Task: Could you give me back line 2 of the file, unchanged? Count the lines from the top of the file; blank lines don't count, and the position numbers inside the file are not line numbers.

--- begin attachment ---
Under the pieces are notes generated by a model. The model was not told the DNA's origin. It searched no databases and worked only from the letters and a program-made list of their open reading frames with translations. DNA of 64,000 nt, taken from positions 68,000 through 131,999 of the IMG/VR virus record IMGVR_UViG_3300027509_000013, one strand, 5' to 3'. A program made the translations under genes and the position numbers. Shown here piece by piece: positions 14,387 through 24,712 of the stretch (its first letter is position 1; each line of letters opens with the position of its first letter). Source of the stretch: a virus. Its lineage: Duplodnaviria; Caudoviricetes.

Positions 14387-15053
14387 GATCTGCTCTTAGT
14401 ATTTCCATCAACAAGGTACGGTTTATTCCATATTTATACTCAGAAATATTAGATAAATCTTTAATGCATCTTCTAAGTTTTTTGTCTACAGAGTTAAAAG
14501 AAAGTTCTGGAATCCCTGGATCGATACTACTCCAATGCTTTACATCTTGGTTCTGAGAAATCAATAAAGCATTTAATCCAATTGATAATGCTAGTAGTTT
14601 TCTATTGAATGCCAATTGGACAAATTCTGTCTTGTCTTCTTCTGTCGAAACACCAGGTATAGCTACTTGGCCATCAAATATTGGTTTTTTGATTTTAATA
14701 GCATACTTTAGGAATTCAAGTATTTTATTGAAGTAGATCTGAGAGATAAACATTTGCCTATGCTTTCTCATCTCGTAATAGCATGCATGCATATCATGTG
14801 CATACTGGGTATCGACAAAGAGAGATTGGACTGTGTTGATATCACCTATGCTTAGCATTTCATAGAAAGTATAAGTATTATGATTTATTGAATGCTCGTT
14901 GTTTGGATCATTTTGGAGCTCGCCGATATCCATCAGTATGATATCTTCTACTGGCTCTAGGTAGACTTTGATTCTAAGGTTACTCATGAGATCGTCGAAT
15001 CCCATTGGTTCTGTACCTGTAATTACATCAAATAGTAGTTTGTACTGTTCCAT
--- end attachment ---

Positions 14387-15053